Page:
Track Types in Pro ToolsQuick quiz: How many track types are there in Pro Tools?

Anyone? The correct answer is five. Surprising, huh? For some reason I had this idea in my head that there were more, but as it turns out, you only need five types of tracks to do pretty much anything in Pro Tools – Audio, MIDI, Instrument, Aux, and Master.

I think it’s a good idea to go over each track type, since there tends to be confusion among newer Pro Tools users as to how each track type is to be utilized

Audio Track

This is the most obvious track type. The only way to record audio into Pro Tools is by using an audio track.

You could technically record and mix an entire song using only audio tracks. However, as we’ll see below, there are good reasons to use other track types in your sessions.

MIDI Track

To understand MIDI tracks, you need to understand MIDI. MIDI is simply a control language. It tells a sound module what notes to play, when to play them, how loudly to play them, etc.

A MIDI track by itself doesn’t do much of anything (just like a remote control by itself doesn’t do anything unless there’s a TV to go with it). A MIDI track is simply where you store a MIDI performance. The track needs to be routed either to an external (hardware) sound module or an internal (software) virtual instrument.

Instrument Track

The instrument track is actually a relatively new addition to Pro Tools. It’s basically a hybrid between a MIDI track and an aux track.

Historically, if you wanted to use a virtual instrument plug-in in Pro Tools, you needed to insert that plug-in on an aux track, then create a MIDI track to “control” the virtual instrument. The idea was that you should treat the virtual instrument the same way you would treat an external keyboard or sound module. The MIDI track would send performance information to the module, then you would actually listen to the module on a separate (aux) track.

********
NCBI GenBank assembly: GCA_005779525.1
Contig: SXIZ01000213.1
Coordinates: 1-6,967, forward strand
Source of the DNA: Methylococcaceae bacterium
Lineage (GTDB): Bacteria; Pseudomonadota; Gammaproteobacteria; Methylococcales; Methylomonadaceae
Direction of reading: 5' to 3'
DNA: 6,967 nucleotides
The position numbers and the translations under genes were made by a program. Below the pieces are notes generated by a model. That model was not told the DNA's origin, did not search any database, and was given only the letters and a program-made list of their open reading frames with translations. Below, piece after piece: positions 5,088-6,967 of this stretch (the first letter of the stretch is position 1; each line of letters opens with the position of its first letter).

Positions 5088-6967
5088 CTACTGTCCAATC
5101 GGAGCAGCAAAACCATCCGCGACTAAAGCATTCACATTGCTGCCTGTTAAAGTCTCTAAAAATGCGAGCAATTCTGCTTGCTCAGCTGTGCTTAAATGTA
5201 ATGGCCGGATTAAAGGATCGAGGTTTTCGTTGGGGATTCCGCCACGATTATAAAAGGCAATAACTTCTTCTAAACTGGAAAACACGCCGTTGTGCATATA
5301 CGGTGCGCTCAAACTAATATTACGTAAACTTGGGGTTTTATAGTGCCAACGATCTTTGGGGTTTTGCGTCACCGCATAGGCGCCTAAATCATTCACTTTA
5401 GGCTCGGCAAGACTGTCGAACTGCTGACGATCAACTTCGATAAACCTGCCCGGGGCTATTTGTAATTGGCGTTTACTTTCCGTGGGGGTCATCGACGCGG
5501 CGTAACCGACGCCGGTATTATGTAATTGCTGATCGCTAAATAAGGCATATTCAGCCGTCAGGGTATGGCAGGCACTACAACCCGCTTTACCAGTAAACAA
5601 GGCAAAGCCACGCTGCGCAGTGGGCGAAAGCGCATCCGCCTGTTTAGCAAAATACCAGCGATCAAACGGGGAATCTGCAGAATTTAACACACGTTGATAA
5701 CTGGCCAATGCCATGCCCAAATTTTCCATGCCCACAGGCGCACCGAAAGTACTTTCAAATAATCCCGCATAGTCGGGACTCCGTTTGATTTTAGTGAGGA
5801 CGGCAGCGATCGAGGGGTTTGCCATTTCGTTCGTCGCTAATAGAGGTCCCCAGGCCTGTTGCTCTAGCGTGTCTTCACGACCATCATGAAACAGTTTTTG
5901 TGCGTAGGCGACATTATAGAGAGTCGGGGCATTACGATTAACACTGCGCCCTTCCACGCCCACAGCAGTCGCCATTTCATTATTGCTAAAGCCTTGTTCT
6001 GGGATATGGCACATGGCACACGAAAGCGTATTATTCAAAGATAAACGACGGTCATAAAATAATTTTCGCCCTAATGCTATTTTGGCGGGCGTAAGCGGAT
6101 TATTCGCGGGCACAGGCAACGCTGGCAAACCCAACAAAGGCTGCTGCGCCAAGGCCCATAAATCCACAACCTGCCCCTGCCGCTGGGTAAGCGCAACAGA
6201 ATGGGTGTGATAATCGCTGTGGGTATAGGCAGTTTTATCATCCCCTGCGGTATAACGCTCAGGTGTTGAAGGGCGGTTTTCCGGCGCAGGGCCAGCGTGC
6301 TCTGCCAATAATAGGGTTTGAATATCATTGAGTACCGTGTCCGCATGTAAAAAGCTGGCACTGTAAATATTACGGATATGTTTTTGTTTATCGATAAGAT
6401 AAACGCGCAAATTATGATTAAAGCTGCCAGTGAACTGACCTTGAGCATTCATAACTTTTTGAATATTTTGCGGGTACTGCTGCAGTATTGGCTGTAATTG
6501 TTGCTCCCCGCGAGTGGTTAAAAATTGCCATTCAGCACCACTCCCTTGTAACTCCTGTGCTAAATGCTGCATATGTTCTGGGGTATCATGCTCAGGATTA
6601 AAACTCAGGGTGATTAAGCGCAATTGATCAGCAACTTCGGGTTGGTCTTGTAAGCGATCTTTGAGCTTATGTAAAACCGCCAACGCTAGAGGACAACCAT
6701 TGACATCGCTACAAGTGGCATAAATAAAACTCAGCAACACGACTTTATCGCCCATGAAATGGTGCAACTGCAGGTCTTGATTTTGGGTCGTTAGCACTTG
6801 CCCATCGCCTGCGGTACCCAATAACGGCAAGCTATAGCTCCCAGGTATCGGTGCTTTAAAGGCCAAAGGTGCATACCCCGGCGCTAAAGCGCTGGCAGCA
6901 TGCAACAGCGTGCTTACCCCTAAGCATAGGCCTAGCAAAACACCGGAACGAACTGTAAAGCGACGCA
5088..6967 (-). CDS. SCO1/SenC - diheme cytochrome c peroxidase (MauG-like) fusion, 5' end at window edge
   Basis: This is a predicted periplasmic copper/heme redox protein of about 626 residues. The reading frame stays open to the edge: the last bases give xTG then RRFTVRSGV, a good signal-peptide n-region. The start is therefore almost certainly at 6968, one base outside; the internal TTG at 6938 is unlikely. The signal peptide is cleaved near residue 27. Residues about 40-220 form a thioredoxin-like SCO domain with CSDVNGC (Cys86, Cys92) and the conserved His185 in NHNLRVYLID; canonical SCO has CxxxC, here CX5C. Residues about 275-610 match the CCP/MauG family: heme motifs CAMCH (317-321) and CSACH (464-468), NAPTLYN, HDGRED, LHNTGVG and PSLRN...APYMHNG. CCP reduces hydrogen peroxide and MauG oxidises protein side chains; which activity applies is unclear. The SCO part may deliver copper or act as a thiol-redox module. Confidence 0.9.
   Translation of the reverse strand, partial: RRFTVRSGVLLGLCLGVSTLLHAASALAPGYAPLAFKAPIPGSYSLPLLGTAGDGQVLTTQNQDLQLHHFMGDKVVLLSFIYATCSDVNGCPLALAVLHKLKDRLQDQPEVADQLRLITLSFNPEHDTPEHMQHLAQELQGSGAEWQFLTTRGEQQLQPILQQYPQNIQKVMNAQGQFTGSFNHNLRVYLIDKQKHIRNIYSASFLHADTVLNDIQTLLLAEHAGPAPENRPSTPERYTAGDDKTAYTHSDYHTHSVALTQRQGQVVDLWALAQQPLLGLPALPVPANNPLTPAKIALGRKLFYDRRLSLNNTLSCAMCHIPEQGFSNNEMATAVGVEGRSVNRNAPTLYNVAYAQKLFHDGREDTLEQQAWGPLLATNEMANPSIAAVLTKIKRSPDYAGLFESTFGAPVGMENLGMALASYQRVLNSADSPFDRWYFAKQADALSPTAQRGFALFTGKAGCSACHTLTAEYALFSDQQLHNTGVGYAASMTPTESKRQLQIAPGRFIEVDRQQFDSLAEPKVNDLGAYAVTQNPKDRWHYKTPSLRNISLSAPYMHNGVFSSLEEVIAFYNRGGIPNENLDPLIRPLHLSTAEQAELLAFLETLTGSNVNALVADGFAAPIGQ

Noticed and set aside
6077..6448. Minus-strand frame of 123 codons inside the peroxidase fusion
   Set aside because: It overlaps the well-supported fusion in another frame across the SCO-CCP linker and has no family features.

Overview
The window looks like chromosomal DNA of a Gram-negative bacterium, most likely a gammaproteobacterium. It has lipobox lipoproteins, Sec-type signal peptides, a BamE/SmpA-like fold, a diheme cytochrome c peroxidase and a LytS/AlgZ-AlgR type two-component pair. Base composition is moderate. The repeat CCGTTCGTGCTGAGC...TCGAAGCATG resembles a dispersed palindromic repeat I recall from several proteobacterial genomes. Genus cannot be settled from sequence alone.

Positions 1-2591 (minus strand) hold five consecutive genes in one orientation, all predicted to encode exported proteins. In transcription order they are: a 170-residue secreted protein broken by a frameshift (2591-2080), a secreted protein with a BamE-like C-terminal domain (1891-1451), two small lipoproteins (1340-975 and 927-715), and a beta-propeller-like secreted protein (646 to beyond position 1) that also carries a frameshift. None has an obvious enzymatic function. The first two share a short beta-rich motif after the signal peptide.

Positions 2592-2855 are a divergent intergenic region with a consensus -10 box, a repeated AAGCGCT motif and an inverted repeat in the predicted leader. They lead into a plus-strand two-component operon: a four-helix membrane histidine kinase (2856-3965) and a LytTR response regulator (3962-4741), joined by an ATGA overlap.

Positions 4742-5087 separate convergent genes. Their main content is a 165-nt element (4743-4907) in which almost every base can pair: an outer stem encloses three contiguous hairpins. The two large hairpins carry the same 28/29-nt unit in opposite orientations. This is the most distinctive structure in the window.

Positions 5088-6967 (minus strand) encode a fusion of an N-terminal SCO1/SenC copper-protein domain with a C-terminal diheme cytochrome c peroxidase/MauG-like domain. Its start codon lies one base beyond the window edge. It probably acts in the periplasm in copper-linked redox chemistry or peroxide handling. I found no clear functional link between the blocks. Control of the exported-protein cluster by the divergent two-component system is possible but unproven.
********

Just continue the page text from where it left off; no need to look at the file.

A few versions back (I believe it was version 7) Pro Tools introduced the instrument track. They took an aux track and a MIDI track combined them into one. The instrument track offers the MIDI recording of a MIDI track and the virtual instrument audio playback of an aux track.

The next logical question is “Why would you ever use a MIDI track?”

I’ll give you two scenarios in which you would want to use one.

  1. Multi-timbral virtual instruments – Some virtual instruments, like Native Instruments’ Kontakt, allow you to pull up multiple patches at once. For example, one instance of Kontakt can have two violins, a viola, and a cello. Each of these instruments can be addressed individually from 4 different MIDI tracks. This is helpful in conserving CPU power, since only one instance of Kontakt needs to be open, as opposed to four different instances.
  2. External sound modules – Keyboard gurus with tons of keyboards and sound modules like to be able to use their own hardware sounds in their recordings. In situations like this, a simple MIDI track in Pro Tools is used to trigger (or play) the hardware.

Aux Track

An aux track is a track that simply allows audio to pass through it. It’s commonly used to either group tracks together (like routing all the drum tracks through a single channel/fader) or as an effects channel (a reverb or delay track).

Aux tracks can also be used to monitor external devices. For example, if you’re using a MIDI track to trigger an external sound module (as I mentioned earlier), you’ll need to route the analog outputs of that module to a set of inputs on your interface to allow you to hear it. The way you hear it is by creating an Aux track and setting the input to the corresponding input on your interface.